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40 Missing in Caspian Sea Shipwreck

APFrantic relatives of sailors and passengers on the Mercury-2 waiting for news Wednesday near the Caspar office in Baku.
BAKU, Azerbaijan -- Emergency workers searched for some 40 people who were missing and feared dead Wednesday, a day after a freighter loaded with oil sank in the stormy Caspian Sea.

Four people have been confirmed dead and at least nine others were known to have been saved Tuesday after the ship went down. Aidyn Bashirov, president of the Caspar shipping company that owns the 154-meter vessel, said 13 people had been found alive, but a government commission stuck fast to saying nine had been saved.

Initial statements from Caspar said the Mercury II was carrying 43 crew members and eight passengers, but people in a distraught crowd outside the company headquarters said other unregistered people may have been aboard the vessel. Among them was Aliaga Abbasov, who said he put his wife and 6-year-old daughter aboard the boat when it departed from the port of Aktau, Kazakhstan, on its fatal voyage.

The woman and child had no tickets and the ticket office was closed, so he paid a crew member to get the pair on board, he said. When he heard of the sinking, Abbasov said, he flew to Baku but could not find the name of his wife and child on a list of the missing that was posted there.


Anatoly Ustinenko / Reuters

The Mercury-2 freighter docked in the Kazakh port of Aktau in September 2001.

These concerns added to the tensions outside the shipping office, where frantic people complained that officials were refusing to provide them with details. Some in the crowd tried to break into the building but were prevented by guards from entering. "I don't understand the position of the Azeri leadership, which has acted so carelessly. I am desperate, ready to shoot myself and some of the officials," said Subkhan Dadashev, 40, brother of a senior mechanic on the ship. "Maybe after that they'll pay attention to our problems and there will be order in Azerbaijan."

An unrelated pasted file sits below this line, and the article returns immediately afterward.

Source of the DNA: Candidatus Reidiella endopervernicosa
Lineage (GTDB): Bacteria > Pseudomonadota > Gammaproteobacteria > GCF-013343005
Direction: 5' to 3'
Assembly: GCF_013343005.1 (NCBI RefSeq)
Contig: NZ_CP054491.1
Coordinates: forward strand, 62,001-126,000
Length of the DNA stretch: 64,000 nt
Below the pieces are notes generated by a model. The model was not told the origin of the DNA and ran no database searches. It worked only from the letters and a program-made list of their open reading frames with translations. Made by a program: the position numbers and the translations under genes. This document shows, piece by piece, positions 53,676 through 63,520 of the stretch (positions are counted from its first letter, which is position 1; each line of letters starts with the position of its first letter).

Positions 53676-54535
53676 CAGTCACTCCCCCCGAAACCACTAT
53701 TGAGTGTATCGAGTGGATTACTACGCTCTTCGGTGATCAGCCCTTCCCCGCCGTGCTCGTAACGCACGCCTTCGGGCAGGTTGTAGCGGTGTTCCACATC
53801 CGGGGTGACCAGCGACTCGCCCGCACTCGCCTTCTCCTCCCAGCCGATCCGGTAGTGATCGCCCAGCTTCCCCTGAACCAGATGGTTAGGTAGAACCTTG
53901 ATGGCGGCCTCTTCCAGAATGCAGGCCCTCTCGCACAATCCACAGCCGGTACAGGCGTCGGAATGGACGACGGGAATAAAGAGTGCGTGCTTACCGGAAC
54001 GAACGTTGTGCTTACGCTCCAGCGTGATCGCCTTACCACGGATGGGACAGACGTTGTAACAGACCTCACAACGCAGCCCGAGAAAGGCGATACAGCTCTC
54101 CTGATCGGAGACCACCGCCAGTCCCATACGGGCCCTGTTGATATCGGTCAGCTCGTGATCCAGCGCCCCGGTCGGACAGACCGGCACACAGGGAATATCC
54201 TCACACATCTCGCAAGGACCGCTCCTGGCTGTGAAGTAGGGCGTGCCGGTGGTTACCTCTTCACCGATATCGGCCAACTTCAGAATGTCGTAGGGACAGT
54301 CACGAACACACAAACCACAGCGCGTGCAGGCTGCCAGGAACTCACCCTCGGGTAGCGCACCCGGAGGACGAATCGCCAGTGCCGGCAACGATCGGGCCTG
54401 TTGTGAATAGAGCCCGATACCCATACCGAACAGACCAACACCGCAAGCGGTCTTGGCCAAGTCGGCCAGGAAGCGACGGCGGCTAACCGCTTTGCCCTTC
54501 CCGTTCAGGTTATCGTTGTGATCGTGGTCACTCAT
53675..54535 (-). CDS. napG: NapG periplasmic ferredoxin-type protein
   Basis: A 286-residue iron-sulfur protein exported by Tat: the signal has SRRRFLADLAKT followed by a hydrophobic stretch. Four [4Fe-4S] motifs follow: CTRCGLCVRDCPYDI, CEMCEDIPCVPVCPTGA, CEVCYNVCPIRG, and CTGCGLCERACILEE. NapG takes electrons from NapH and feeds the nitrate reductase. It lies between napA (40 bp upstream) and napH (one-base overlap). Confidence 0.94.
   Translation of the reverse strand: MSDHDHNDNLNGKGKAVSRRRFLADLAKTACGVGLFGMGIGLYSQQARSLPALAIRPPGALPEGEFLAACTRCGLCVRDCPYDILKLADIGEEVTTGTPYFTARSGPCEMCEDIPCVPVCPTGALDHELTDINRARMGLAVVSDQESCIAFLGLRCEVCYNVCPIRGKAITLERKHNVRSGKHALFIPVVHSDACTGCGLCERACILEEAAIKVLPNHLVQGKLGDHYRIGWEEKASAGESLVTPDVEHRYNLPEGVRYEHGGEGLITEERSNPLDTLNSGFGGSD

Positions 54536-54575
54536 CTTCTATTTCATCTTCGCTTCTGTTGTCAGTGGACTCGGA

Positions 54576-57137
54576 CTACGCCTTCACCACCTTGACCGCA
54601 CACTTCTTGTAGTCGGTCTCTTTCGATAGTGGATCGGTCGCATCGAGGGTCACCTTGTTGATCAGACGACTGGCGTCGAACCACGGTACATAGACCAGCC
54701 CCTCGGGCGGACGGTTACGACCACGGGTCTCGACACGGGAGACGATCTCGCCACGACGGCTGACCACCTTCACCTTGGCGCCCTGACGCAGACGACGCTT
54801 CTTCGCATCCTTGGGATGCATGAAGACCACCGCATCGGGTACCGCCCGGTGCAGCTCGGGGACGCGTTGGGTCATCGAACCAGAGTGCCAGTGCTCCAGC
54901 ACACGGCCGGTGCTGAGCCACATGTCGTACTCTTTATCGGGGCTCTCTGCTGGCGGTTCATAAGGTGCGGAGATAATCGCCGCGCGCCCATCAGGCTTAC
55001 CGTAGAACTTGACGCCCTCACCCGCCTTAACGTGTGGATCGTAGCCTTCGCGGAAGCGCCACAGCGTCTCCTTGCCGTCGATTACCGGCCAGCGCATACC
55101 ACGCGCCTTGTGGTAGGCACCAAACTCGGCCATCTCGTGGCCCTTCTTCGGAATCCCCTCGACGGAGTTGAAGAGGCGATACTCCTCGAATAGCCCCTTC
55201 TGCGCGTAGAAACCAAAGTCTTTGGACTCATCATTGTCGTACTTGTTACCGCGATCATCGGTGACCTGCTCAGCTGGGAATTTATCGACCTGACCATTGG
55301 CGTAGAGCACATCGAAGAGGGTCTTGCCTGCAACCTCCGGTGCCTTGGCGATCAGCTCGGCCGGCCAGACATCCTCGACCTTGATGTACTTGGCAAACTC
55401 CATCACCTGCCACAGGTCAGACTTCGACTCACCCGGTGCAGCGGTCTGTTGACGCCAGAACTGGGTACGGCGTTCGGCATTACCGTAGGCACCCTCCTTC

The state commission investigating the accident said an oil slick had spread over an area 8 kilometers long and 15 kilometers wide at the site of the sinking.

The ferry was carrying 15 containers of oil when it sank. However, the commission released no information on just how much oil had spilled into the water. Reports estimated the total amount of oil in the containers at 60 tons.

Bashirov said the search continued all night using ships with powerful searchlights. By morning, 12 boats and seven helicopters were involved in rescue efforts. However, the water temperature in the area was reported to be about 15 Celsius, too cold to survive in for more than a few hours.

Bashirov said the boat got caught in a storm in which winds of up to 30 meters per second whipped the sea into six-meter waves. The heavy seas caused the oil containers to shift to one side and the boat sank, Bashirov said.

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